Or, as in the video above show, someone who actually injects the source code for Flappy Bird into Super Mario, using arbitrary code execution that was never meant to happen, especially not on a console.
We as it's programmer master might never even realize the possibilities that an A.I. like Watson already possesses to mess with its own programming, and the one thing that might be stopping it at the moment is that it just does not have the concept of doing so.
Yet, as it endlessly scans the internet, soon it might learn a thing or two from all the stories we write about A.I. becoming self-aware, or reprogramming itself.
In the same way that even the most security-conscious software will eventually be exploited, by means of inevitable oversight of the creators of the software, so too can any other large piece of code inevitably be exploited to do things it should not be doing, and behave in ways never originally intended, or foreseen.
To what extend these kinds of exploits might allow an A.I. to modify itself is anyone's guess, that is just the nature of things being "unforeseen."
Once the ideas above are coupled with concepts stemming from genetic programming, you are getting into some really deep realms of power.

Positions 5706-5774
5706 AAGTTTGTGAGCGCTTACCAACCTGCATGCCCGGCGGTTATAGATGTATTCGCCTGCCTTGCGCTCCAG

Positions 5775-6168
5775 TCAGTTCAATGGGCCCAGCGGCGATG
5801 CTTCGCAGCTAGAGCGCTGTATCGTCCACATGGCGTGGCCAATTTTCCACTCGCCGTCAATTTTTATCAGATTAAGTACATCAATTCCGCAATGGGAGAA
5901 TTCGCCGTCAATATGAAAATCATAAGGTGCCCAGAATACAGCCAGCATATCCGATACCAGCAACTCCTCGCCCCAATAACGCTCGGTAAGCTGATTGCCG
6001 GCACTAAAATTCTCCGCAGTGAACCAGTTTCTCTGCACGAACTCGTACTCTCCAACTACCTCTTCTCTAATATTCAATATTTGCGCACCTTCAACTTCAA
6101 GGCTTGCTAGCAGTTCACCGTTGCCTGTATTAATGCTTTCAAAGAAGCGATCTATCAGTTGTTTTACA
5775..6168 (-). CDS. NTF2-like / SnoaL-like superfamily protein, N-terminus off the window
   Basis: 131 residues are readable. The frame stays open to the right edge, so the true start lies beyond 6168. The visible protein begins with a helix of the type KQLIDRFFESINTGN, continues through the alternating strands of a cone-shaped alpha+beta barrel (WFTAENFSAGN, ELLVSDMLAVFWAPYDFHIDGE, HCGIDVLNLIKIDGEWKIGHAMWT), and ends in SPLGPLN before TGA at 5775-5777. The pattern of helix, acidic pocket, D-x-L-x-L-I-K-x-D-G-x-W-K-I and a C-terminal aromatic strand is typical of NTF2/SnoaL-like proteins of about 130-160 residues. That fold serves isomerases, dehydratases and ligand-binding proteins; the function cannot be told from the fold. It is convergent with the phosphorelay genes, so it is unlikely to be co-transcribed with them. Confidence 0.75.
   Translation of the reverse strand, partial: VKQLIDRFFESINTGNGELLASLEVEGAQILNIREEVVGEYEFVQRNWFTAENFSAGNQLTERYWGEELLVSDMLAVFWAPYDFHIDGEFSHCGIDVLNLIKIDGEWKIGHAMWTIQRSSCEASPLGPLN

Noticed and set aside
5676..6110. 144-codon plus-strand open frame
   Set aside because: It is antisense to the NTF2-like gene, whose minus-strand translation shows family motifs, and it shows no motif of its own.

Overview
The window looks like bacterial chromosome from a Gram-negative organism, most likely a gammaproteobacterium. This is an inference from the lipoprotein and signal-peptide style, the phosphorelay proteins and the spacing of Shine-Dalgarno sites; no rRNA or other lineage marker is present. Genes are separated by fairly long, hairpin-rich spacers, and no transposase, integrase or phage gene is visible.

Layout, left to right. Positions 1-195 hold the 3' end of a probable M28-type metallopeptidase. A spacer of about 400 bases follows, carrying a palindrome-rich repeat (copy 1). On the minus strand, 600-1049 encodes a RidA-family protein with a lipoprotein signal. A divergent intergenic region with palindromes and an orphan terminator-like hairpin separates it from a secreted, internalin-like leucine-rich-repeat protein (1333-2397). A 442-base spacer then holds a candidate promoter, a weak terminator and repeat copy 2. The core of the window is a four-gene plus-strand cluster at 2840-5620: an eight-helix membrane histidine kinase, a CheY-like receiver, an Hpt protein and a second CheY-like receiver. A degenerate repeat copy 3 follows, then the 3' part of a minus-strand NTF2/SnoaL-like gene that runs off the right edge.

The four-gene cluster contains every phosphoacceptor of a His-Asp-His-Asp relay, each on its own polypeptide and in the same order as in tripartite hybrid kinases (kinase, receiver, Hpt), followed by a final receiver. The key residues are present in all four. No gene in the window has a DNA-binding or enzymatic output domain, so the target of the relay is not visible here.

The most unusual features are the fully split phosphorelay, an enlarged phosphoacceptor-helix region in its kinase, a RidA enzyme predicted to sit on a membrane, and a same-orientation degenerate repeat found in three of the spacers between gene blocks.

Improving the Hardware, Autonomously
With all this talk about how an A.I. would go about improving its own software, a few of you might be thinking where it would get the necessary hardware requirements to facilitate all these new features.
In the end, processing power has to come from somewhere.
I see many avenues that can be explored here, not in the least of which one that I have written about before in my article: Ghetto Distributed Computing For Neural Networks.
On top of that there is a whole world of "smart" devices out there these days that are just waiting to be used a micro-processing units, which by itself might not boast the most impressive specs, but couple a few thousand together, and you are certainly in business.
In fact, this concept is already widely used to create botnets for sending out spam emails, and performing denial of service attacks.
Not even your smart-vibrator is safe! (It's a thing, look it up).
The fact of the matter is that ideas about how to hack into the world of smart devices, and using them to create botnets is widely documented and tutorialized these days, and again it would not need a self-aware A.I. to make use of this knowledge, just a dumb decision making machine will do the trick.
As long as it is sparked to accept this knowledge as a desirable outcome, and if it happens to read a lot of articles written by the hacking community, or their forums for that matter, it would not be hard to imagine a sense of positivity gleamed from these volumes of text.